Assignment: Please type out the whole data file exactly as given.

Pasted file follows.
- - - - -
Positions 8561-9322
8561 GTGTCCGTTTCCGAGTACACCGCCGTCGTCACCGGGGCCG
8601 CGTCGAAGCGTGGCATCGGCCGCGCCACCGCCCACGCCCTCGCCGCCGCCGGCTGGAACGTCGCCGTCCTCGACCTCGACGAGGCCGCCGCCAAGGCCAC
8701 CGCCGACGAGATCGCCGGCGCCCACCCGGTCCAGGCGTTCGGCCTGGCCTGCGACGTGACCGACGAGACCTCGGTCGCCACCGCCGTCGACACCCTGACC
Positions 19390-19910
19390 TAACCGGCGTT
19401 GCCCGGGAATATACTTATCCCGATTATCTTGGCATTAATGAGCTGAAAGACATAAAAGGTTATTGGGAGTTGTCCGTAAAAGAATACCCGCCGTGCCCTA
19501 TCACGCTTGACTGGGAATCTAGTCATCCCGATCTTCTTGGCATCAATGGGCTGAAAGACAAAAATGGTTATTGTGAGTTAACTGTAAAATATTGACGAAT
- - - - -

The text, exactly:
Positions 8561-9322
8561 GTGTCCGTTTCCGAGTACACCGCCGTCGTCACCGGGGCCG
8601 CGTCGAAGCGTGGCATCGGCCGCGCCACCGCCCACGCCCTCGCCGCCGCCGGCTGGAACGTCGCCGTCCTCGACCTCGACGAGGCCGCCGCCAAGGCCAC
8701 CGCCGACGAGATCGCCGGCGCCCACCCGGTCCAGGCGTTCGGCCTGGCCTGCGACGTGACCGACGAGACCTCGGTCGCCACCGCCGTCGACACCCTGACC
Positions 19390-19910
19390 TAACCGGCGTT
19401 GCCCGGGAATATACTTATCCCGATTATCTTGGCATTAATGAGCTGAAAGACATAAAAGGTTATTGGGAGTTGTCCGTAAAAGAATACCCGCCGTGCCCTA
19501 TCACGCTTGACTGGGAATCTAGTCATCCCGATCTTCTTGGCATCAATGGGCTGAAAGACAAAAATGGTTATTGTGAGTTAACTGTAAAATATTGACGAAT